Cast iron skillet vs. a wok: what’s the difference, and when to use both – Danbury News Times

Cast iron skillet vs. a wok: what’s the difference, and when to use both – Danbury News Times

Let’s clear up questions about the difference between a cast iron skillet and a wok, including when and how to use each piece of cookware. 

If you’re considering a new wok or cast-iron skillet, it’s important to know the differences between these two common kitchen pans and how best to use them. Here’s what you need to know. 

What is A Wok?

Traditional Hand Hammered Carbon Steel Pow Wok

Craft Wok


Woks have been a staple in Chinese home and professional kitchens since ancient times. These days, you’ll find the high-sided, dome-shaped skillets throughout Asia and the western hemisphere. While the first woks were made from cast iron, you can now find woks made from a variety of materials, including stainless steel and super-light carbon steel. 

The main feature of a wok is the signature sloped sides. Modern woks have flat bottoms so they can sit on your stove, but the first woks (and you can still find them today) were rounded on the bottom to allow for more even heat distribution up the sides of the pan.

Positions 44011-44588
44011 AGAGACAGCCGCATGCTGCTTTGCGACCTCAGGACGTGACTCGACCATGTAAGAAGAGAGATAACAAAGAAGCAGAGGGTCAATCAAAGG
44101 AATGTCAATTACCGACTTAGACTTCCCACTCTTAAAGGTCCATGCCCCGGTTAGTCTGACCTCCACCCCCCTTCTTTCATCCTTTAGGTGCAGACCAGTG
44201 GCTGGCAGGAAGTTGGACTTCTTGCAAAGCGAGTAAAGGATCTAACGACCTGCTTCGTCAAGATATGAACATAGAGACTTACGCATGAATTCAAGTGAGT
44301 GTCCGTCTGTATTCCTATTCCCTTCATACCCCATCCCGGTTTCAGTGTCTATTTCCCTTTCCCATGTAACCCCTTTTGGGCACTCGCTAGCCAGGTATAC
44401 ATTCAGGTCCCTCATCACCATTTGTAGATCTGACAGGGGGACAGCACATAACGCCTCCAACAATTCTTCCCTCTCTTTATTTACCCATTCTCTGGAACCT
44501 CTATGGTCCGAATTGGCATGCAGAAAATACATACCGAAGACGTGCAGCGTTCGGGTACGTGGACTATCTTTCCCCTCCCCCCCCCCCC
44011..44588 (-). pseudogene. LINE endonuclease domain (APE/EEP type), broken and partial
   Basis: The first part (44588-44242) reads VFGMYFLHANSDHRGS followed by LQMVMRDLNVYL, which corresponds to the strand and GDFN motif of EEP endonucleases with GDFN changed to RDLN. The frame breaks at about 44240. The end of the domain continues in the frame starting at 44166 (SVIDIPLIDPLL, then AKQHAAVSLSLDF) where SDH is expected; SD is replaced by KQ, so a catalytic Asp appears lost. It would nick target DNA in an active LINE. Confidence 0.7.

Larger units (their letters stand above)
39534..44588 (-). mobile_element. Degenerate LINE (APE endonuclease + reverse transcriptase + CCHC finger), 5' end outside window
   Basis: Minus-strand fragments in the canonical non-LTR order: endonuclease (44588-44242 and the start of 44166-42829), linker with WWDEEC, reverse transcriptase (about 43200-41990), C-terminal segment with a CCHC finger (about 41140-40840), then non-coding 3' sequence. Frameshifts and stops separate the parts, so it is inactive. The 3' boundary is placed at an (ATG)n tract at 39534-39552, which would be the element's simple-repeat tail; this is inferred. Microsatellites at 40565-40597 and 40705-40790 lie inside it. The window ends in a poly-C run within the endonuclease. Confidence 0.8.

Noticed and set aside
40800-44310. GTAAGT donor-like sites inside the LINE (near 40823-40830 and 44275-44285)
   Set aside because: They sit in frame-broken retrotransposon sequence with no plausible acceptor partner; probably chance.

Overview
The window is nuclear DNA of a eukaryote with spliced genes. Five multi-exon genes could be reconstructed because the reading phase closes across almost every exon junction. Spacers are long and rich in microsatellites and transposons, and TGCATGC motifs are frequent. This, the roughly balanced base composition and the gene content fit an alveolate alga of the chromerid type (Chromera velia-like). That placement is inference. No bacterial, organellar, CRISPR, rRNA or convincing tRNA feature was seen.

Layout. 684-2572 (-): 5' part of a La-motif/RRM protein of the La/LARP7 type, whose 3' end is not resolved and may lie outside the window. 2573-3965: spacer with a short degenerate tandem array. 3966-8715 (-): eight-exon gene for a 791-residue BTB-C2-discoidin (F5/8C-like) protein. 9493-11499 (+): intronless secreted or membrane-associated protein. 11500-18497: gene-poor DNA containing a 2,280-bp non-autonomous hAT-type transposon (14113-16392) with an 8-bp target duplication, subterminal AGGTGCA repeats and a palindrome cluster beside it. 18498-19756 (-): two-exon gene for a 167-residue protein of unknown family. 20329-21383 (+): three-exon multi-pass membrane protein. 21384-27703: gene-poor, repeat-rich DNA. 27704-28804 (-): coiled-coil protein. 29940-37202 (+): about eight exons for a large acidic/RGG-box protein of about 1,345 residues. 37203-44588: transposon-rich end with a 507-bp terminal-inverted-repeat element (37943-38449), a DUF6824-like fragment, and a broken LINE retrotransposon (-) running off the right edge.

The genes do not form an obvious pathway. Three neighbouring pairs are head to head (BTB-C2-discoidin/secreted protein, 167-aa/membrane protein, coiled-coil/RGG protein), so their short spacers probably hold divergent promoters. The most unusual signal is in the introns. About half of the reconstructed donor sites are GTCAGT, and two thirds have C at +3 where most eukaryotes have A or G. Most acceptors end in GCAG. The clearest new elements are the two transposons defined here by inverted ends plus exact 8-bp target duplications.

These Chinese pans have one or two handles and can be as large as several feet in diameter. Most woks for home cooks are 12 to 15 inches. 

What are Woks Used For?

Woks can reach exceptionally high temperatures, which makes them perfect for super fast stir frys. Cooks use a long-handled stainless steel wok spatula to keep food moving in the pan so it cooks evenly.  

Stainless Steel Wok Spatula

Newness Focus On Stainless Steel


In addition to stir-frying, you can use a wok to make quick-cooking noodle and rice dishes. The high sides are also good for heating oil for deep frying and if your wok has a lid, you can steam in it. 

Best Wok for Home Cooks

The best wok is lightweight, heats evenly, and is large enough to give your stir fry plenty of space to move. This 14-inch carbon steel pan from Craft Wok has the traditional shape, as well as two handles for easier transport. It’s manufactured in China using traditional hand-hammering techniques.

What is a Cast Iron Skillet?

Lodge Cast Iron Skillet with Red Silicone Hot Handle Holder



<!– e hearst/article/common/commerce_connect……..